Swartz is charged by U.S. Attorney for Massachusetts with wire fraud, computer fraud, unlawfully obtaining information from a protected computer, and recklessly damaging a protected computer, in relation to downloading 4.8 million articles worth $1.5 million dollars and other documents — nearly the entire library — of JSTOR, a nonprofit online service for distributing scholarly articles online. Swartz faces up to 35 years in prison and $1 million in fines. United States attorney, Carmen M. Ortiz, said:
ORTIZ: Stealing is stealing, whether you use a computer command or a crowbar, and whether you take documents, data or dollars. It is equally harmful to the victim whether you sell what you have stolen or give it away.
According to the indictment , in September of 2010, Swartz used several methods to grab articles, including using a program called keepgrabbing.py and breaking into a computer-wiring closet on the M.I.T. campus and setting up a laptop with a false identity on the school network for free JSTOR access under the name Gary Host — or when shortened for the e-mail address, “ghost.”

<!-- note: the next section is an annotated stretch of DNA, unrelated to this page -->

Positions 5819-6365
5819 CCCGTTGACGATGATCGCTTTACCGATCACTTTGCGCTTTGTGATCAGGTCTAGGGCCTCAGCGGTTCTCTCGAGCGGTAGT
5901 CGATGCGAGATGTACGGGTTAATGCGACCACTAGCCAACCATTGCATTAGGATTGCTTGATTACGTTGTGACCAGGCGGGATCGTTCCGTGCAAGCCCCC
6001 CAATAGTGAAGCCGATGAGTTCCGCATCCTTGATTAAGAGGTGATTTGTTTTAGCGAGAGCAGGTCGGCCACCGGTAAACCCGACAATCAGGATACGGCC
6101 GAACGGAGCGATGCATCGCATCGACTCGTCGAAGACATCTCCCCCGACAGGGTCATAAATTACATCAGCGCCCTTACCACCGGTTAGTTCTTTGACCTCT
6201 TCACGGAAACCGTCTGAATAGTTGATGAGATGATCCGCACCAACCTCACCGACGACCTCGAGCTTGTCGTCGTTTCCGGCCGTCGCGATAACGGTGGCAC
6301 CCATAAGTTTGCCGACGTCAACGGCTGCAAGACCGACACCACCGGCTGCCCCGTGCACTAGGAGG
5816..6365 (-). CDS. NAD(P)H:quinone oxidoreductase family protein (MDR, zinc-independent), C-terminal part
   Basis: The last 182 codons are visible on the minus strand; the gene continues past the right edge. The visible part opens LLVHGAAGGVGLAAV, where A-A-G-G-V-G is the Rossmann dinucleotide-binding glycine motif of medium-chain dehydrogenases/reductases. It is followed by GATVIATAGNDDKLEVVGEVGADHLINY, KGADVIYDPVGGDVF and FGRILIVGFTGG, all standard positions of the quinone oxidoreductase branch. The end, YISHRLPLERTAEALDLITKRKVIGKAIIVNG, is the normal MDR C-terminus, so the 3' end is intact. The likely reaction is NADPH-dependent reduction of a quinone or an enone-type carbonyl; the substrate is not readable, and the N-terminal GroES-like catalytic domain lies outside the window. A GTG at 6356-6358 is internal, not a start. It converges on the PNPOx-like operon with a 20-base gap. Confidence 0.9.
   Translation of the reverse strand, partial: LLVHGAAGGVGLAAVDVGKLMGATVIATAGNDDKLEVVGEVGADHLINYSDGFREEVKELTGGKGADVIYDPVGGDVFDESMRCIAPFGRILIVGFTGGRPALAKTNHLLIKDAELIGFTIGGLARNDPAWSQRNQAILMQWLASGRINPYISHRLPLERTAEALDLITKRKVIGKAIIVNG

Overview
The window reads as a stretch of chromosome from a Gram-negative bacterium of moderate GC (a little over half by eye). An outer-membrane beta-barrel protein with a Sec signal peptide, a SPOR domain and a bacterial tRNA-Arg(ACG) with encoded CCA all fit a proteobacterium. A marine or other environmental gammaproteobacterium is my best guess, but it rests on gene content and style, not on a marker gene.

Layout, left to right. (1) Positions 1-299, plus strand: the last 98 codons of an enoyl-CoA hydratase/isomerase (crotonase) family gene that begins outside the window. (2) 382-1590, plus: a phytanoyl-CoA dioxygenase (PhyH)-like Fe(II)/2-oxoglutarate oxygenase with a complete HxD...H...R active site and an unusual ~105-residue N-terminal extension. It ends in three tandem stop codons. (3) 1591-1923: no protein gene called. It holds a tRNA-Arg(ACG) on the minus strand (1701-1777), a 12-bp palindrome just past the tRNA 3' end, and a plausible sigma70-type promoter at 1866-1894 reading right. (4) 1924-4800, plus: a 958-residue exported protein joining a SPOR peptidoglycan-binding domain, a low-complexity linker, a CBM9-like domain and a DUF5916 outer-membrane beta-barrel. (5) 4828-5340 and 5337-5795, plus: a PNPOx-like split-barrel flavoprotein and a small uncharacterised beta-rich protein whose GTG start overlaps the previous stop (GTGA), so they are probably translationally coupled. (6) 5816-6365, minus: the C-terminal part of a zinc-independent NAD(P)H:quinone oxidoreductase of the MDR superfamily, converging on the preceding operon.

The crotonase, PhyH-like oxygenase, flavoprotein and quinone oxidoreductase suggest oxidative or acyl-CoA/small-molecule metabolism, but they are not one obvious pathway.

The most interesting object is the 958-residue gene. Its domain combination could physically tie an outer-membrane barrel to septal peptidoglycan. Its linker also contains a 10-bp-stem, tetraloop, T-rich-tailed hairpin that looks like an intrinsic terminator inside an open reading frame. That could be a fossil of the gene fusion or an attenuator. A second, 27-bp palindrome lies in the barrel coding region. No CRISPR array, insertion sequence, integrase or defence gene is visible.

Swartz is accused of repeatedly spoofing the MAC address — an identifier that is usually static — of his computer after MIT blocked his computer based on that number. The grand jury indictment also notes that Swartz didn’t provide a real e-mail address when registering on the network.
When retrieving the computer, he hid his face behind a bicycle helmet, peeking out through the ventilation holes. The flood of downloads was so great that it crashed some JSTOR servers, the indictment stated, and JSTOR blocked access to the network from M.I.T. and its users for several days.
Swartz returned the hard drives containing the articles to JSTOR and promised that the material would not be disseminated. JSTOR did not pursue charges but referred the case to the United States Attorney’s Office. Swartz surrenders to authorities the same day, pleading not guilty on all accounts, and is released on $100,000 bail.